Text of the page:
Read Rejection Letters Sent to Three Famous Artists: Sylvia Plath, Kurt Vonnegut & Andy Warhol


Every suc­cess­ful artist must mas­ter the art of accept­ing rejec­tion. “Fail bet­ter,” said Beck­ett in his grim euphemism for per­se­ver­ance. “I love my rejec­tion slips,” wrote Sylvia Plath in every hope­ful poet’s favorite quote. “They show me I try.” Plath—who also wrote “I am made, crude­ly, for success”—collected scores of rejec­tion let­ters, receiv­ing them even after the con­sid­er­able suc­cess of 1960’s The Colos­sus and Oth­er Poems. The 1962 let­ter above (click here to view in a larg­er for­mat), from The New York­er, doesn’t exact­ly reject a Plath sub­mis­sion, but it does rec­om­mend cut­ting the entire first sec­tion of “Amne­si­ac” and resub­mit­ting “the sec­ond sec­tion alone under that title.” “Per­haps we’re being dense,” demurs edi­tor Howard Moss.

The rejec­tion must have been all the more painful since Plath was under a con­tract with the mag­a­zine, which enti­tled her to “an annu­al sum for the priv­i­lege of hav­ing a ‘first read­ing’ plus sub­se­quent pub­lish­ing rights to her new poet­ry,” Plath schol­ars tell us. And yet “much to her dis­tress she main­ly received rejec­tions dur­ing Novem­ber and Decem­ber 1962.” The poem was even­tu­al­ly bro­ken in two, with the first half pub­lished as “Lyon­nesse,” but not by Plath her­self but by pub­lish­ers after her death. Hear Plath read the full poem as she intend­ed it in her edi­tion of Ariel, above.


Kurt Von­negut received an imper­son­al, and it would seem, long-over­due rejec­tion let­ter from edi­tor of The Atlantic Edward Weeks in 1949. Weeks writes breezi­ly that he found Vonnegut’s “sam­ples” dur­ing the “usu­al sum­mer house-clean­ing,” announc­ing its slush-pile sta­tus. Weeks does at least give the impres­sion that some­one, if not him, had read Vonnegut’s sub­mis­sions. The aspir­ing writer was 27 years old, strik­ing out “just a few years after sur­viv­ing the bomb­ing of Dres­den as a POW,” Let­ters of Note informs us, and still twen­ty years away from pub­lish­ing his ground­break­ing nov­el Slaugh­ter­house Five. Let­ters of Note also pro­vides us with the tran­script below for the bad­ly fad­ed type­script.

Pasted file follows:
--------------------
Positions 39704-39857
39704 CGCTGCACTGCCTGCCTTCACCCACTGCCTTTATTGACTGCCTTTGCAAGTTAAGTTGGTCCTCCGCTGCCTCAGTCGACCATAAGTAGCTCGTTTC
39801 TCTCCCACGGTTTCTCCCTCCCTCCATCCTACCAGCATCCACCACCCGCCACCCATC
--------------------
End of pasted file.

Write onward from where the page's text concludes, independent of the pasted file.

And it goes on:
The Atlantic Month­ly

August 29, 1949

Dear Mr. Von­negut:

We have been car­ry­ing out our usu­al sum­mer house-clean­ing of the man­u­scripts on our anx­ious bench and in the file, and among them I find the three papers which you have shown me as sam­ples of your work. I am sin­cere­ly sor­ry that no one of them seems to us well adapt­ed to for our pur­pose. Both the account of the bomb­ing of Dres­den and your arti­cle, “What’s a Fair Price for Gold­en Eggs?” have drawn com­men­da­tion although nei­ther one is quite com­pelling enough for final accep­tance.

Our staff con­tin­ues ful­ly manned so I can­not hold out the hope of an edi­to­r­i­al assign­ment, but I shall be glad to know that you have found a promis­ing open­ing else­where.

Faith­ful­ly yours,

(Signed, ‘Edward Weeks’)


Of course visu­al artists are not immune. Andy Warhol received the above rejec­tion let­ter from New York’s Muse­um of Mod­ern Art when he attempt­ed to donate a draw­ing in 1956. To its lat­er cha­grin, the muse­um wouldn’t let him give his work away:

Last week our Com­mit­tee on the Muse­um Col­lec­tions held its first meet­ing of the fall sea­son and had a chance to study your draw­ing enti­tled Shoe which you so gen­er­ous­ly offered as a gift to the Muse­um.

I regret that I must report to you that the Com­mit­tee decid­ed, after care­ful con­sid­er­a­tion, that they ought not to accept it for our Col­lec­tion.

The Warhol rejec­tion cir­cu­lat­ed a few years ago after the MoMA tweet­ed Let­ters of Note’s post on it (read the full tran­script there). Its most galling fea­ture: a post­script that reads, with dis­mis­sive cour­tesy, “The draw­ing may be picked up from the muse­um at your con­ve­nience.”

Relat­ed Con­tent:

Gertrude Stein Gets a Snarky Rejec­tion Let­ter from Pub­lish­er (1912)

No Women Need Apply: A Dis­heart­en­ing 1938 Rejec­tion Let­ter from Dis­ney Ani­ma­tion

New York­er Car­toon Edi­tor Bob Mankoff Reveals the Secret of a Suc­cess­ful New York­er Car­toon

Josh Jones is a writer and musi­cian based in Durham, NC. Fol­low him at @jdmagness

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